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Who knows? who cares?

Am I asleep, awake, or dead? What matter?
And the bells ring on for ever!

Tra la, tra la, tra la ! Ding dong bell, toll.

Ha, ha, ha! How they ring!

O dear, what will I do? They have taken him quite away! Heart's Darling !-Rudolf!

Where are you?

My heart is breaking,

Let me die!

Die! Die!

Yes, Die.

"For the touch of a vanish'd hand

And the sound of a voice that is still!' 1


"Now for the great experiment! I yield my soul,

if I have a soul, to God; if there be God."

There see! I cannot lie.

Who was it said that?


And he died; it's only Blossom, poor little last year's Blossom, who cannot-may not die!

Last night, I thought I felt his dear arm round me; his sweet mouth upon mine. It was the clear ring of his own voice calling me, that aroused me last, to find, O, woe is me, I was but dreaming! Ah, me!

They say I'm mad :
Ha, ha, ha!

Mad Mad! Mad!

That is what the world always says when it cannot understand. I am so weary. I would that I could lay my head upon the cold stone cross, that marks my Darling's sleeping bed, and so sink down, down, down, into the beautiful black mould beside him. "So tired, so tired, my heart and I!” Ah, then would I rest my weary, aching head upon his dear, dead breast, and die; and he, God bless him, he would sweetly lull me in his arms to kingdom

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' Tennyson. 2 Elizabeth Barrett Browning. Translated from the Italian.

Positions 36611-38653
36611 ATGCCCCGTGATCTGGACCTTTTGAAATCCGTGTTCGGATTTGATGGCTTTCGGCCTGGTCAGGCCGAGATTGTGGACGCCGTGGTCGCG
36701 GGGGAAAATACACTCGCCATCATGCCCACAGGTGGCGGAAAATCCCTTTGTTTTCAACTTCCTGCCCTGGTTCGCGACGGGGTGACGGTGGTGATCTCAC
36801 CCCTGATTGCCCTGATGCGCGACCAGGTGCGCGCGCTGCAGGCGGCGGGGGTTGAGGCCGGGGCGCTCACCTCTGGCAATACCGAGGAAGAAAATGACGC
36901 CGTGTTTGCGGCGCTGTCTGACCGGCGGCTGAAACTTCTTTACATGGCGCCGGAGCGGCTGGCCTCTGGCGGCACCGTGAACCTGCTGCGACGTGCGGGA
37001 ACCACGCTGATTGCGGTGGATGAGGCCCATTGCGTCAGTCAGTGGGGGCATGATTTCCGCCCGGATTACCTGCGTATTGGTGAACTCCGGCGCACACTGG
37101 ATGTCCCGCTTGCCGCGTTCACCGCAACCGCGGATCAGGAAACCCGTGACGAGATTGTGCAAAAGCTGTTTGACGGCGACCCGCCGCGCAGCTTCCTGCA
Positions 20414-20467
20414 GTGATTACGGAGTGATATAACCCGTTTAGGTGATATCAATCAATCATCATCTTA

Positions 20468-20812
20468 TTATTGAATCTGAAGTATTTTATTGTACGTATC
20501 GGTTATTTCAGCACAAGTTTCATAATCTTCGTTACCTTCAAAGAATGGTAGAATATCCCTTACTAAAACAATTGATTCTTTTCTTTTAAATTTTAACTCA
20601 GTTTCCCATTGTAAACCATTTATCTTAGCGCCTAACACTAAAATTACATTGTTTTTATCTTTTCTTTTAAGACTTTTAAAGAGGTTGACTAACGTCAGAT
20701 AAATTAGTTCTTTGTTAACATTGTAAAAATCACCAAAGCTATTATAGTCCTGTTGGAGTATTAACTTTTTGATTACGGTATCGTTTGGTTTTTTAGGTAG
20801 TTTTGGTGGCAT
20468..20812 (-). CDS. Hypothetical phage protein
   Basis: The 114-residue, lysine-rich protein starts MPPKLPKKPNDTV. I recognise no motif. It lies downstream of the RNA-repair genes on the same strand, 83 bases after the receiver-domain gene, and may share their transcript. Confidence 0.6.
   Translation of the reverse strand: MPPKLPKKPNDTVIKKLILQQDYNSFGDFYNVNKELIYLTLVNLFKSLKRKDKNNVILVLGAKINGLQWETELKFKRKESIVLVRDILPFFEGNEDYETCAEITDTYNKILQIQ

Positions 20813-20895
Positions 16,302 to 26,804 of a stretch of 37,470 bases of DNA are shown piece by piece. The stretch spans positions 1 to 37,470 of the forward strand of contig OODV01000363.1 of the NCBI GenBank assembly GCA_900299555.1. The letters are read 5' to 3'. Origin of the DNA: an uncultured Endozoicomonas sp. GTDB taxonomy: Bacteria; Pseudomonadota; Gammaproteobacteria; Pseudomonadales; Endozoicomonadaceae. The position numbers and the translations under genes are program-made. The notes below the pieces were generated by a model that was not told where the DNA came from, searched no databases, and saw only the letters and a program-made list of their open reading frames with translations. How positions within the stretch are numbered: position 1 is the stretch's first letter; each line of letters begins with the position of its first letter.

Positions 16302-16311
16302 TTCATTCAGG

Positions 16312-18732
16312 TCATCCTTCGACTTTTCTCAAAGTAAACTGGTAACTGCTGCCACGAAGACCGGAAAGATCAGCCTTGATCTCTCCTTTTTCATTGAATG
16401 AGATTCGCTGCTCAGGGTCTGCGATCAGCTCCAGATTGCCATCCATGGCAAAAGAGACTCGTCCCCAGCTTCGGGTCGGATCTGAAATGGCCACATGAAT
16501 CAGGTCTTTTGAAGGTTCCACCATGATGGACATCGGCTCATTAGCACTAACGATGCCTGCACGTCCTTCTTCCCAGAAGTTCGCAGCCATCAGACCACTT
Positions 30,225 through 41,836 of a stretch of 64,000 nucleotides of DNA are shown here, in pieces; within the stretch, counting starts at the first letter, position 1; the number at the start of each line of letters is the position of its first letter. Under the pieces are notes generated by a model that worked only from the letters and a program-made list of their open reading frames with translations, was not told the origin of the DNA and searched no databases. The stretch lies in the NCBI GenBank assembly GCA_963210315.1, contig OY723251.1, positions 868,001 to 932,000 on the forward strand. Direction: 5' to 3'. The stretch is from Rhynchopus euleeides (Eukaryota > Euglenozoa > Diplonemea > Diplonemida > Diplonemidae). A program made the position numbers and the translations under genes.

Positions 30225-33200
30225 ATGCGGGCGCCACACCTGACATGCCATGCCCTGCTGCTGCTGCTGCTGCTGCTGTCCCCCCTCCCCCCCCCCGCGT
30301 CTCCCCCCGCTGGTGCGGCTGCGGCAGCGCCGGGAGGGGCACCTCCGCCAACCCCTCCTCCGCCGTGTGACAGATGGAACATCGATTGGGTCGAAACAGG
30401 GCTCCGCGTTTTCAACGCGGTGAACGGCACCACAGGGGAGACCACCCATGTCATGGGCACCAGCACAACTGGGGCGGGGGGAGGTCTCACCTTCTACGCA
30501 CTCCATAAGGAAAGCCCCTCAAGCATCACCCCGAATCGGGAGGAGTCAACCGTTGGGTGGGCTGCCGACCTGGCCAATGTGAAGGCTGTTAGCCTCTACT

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THIS is decidedly the best of Lady Hardy's novels. The story is well told, and is told without any of that affectation which so fatally mars any pleasure that a lover of style would otherwise take in perusing the majority of modern novels. The story is one of to-day. To readers of this Magazine-an organ which has for so many years advocated the good old Conservative cause against the inroads of blatant cobblers, and blasphemous and self-sufficient braggarts-it will have a special interest. And for this reason: in its pages are contrasted the extreme parties in this country. We have the representation of territorial interests, on the one hand. The man of fine instincts-instincts that are the result of refined influence. The man reserved but kindly, dignified but loving. This is Colonel Pomeroy. And the portrait is, in truth, a very admirable one. Contrasted with him is Mr. Stephen Groves; the low-born, self-sufficient, adventurous, and unscrupulous seeker after popular applause is admirably illustrated in this picture. The ease with which he makes use of tools is equalled only by the ease with which he casts them aside when they have answered his purpose. One cannot avoid entertaining a sort of pity for the little cad Haviland, who writes revolutionary odes and gains the suffrages of Padborough for the ambitious Groves. The story is slight. must not, however, be imagined that, because we have only indicated its political bearing, it is without the love element. There are, indeed, two love stories in it running prettily side by side. There is, moreover, no lack of exciting incident. And if lovers of sensation want anything stronger than the mayor of an important town accused of and tried for murder they had better wait till they get it.